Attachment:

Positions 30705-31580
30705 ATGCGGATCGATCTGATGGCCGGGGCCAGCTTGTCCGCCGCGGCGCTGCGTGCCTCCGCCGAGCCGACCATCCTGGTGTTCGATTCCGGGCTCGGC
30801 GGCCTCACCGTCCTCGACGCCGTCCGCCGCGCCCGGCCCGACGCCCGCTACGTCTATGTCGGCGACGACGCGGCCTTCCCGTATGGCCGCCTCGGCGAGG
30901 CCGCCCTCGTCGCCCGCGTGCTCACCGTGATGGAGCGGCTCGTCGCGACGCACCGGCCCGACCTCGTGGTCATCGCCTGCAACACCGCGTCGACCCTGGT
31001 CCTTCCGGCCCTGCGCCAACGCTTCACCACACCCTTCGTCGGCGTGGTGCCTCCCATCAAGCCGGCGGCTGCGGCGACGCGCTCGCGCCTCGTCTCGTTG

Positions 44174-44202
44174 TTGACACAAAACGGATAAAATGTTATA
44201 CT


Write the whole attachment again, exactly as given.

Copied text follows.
Positions 30705-31580
30705 ATGCGGATCGATCTGATGGCCGGGGCCAGCTTGTCCGCCGCGGCGCTGCGTGCCTCCGCCGAGCCGACCATCCTGGTGTTCGATTCCGGGCTCGGC
30801 GGCCTCACCGTCCTCGACGCCGTCCGCCGCGCCCGGCCCGACGCCCGCTACGTCTATGTCGGCGACGACGCGGCCTTCCCGTATGGCCGCCTCGGCGAGG
30901 CCGCCCTCGTCGCCCGCGTGCTCACCGTGATGGAGCGGCTCGTCGCGACGCACCGGCCCGACCTCGTGGTCATCGCCTGCAACACCGCGTCGACCCTGGT
31001 CCTTCCGGCCCTGCGCCAACGCTTCACCACACCCTTCGTCGGCGTGGTGCCTCCCATCAAGCCGGCGGCTGCGGCGACGCGCTCGCGCCTCGTCTCGTTG

Positions 44174-44202
44174 TTGACACAAAACGGATAAAATGTTATA
44201 CT